Recruiting: 6-6, 325-pound gem discovered at Pocahontas
In the age of Youtube and online video streaming, college-caliber players rarely go unnoticed.
But Dylan Warner could prove the exception.
The Pocahontas native has only played football two seasons. Yet his size (6-6, 325) and agility would make college coaches drool, if they only knew about him. Warner never attended summer football camps or combines, making him an unknown commodity in the recruiting market.
"He's one of the premier linemen in the state, and nobody knows about him," veteran Pocahontas coach Dave Williams says. "He has great size, strength (300-pound bench press) and can run. He's really quick."
Williams' son, Fort Smith Southside coach Jeff Williams, echoes the comments. "In the 7A West, I see great linemen all the time, and he could play for anyone," the younger Williams says. "He could walk in today and start for us. With his feet, he could start anywhere, on any level."
Kansas is the only school evaluating Warner, but Dave Williams thinks that can change if college coaches trek to Northeast Arkansas.
"He deserves a shot," says Williams, who started coaching in 1968 at Blytheville. "Nobody has handled him this year."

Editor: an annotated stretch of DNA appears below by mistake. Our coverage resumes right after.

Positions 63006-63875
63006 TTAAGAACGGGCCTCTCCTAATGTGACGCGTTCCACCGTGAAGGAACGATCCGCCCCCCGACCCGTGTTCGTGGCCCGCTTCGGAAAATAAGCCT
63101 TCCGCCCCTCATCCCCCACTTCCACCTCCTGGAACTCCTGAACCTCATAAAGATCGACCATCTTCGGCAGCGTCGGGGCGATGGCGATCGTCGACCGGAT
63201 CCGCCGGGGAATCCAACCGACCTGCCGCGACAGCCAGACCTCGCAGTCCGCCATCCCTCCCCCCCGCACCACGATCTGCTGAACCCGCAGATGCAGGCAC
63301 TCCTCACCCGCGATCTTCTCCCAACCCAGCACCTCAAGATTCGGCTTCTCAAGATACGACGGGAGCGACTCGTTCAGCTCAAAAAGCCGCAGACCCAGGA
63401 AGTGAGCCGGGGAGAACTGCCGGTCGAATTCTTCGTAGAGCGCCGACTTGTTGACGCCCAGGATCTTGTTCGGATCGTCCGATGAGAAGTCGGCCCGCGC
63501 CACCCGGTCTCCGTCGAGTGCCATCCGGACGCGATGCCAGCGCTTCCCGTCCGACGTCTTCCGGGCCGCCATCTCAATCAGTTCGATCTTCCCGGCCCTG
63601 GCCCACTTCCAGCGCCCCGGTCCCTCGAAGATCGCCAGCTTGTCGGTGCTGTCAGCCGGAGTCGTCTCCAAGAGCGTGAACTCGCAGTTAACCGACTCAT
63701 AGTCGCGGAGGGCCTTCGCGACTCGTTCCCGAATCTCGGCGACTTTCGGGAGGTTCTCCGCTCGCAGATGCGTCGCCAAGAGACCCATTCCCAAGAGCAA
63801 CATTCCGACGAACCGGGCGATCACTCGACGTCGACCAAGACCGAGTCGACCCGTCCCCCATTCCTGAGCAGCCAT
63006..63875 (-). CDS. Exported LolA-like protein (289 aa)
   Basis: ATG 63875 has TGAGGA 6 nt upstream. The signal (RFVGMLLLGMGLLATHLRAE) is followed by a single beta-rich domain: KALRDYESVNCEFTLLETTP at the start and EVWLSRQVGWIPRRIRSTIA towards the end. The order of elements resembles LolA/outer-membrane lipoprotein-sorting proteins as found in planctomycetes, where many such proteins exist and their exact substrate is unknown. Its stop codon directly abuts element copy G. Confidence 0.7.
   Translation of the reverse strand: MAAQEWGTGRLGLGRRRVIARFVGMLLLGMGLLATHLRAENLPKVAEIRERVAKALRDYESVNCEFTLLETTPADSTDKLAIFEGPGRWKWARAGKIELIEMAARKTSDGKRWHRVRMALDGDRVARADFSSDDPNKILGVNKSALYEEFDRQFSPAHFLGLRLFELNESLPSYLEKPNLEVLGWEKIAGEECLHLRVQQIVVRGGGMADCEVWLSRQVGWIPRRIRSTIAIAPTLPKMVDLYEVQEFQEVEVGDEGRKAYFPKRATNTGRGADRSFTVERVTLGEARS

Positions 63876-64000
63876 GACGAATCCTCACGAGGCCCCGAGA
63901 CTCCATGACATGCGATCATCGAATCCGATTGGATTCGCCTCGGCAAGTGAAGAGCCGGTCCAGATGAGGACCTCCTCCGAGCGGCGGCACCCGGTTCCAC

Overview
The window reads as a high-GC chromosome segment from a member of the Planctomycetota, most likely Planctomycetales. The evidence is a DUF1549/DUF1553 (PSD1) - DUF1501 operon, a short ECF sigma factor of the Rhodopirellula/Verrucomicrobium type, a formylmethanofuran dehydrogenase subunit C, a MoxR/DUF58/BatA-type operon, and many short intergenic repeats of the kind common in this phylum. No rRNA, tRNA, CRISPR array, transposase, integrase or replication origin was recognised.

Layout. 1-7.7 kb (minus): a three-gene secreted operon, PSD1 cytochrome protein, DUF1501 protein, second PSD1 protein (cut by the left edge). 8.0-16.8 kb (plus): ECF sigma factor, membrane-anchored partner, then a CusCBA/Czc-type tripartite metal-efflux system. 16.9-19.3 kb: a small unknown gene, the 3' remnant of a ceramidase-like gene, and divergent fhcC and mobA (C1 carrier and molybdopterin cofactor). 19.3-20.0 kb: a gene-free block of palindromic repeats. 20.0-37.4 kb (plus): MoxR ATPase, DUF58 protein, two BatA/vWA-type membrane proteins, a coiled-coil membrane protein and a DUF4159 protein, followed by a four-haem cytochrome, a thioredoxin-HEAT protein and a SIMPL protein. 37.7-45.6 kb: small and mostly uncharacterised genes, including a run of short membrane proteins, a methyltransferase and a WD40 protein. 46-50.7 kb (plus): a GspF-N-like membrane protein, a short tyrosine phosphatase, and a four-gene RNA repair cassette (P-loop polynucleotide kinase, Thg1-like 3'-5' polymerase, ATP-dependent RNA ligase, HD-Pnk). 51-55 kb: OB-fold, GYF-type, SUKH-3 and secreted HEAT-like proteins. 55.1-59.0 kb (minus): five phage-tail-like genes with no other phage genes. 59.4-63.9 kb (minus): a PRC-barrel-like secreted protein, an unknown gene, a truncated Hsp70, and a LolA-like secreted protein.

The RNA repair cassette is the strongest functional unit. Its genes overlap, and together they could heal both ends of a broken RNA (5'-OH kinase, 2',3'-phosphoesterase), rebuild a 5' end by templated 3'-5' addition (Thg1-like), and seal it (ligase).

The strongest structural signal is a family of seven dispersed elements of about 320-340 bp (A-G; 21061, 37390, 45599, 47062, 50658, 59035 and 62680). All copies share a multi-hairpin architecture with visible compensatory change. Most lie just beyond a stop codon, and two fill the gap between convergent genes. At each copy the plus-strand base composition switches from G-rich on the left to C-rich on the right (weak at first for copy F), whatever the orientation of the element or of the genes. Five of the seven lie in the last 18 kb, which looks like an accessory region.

Warner seeks to become Pocahontas' first Division I signee since Jim Hart signed with the University of Arkansas in 2007.
Even if Warner gets a scholarship, it likely won't be the most remarkable story in Pocahontas this year. Senior Colby Tharp was diagnosed with cancer in February. Tharp went through intensive chemotherapy in the spring, losing all his hair and some weight. The treatments made Tharp extremely ill, causing him to miss some school time.
But the treatments worked. After the cancer went into remission, Tharp returned to the team in August, but not as a manager or student coach. Tharp, who had never started and rarely played during his career, earned a starting position at outside linebacker and has developed into one of Pocahontas' team leaders, helping the Redskins run off to a 4-1 start.
"Never did he dream he would start for us," Williams says. "After going through chemotherapy he didn't even know if he would be able to play football again. But he hit the weight room and never missed a practice. He's really a hero if you think about it.""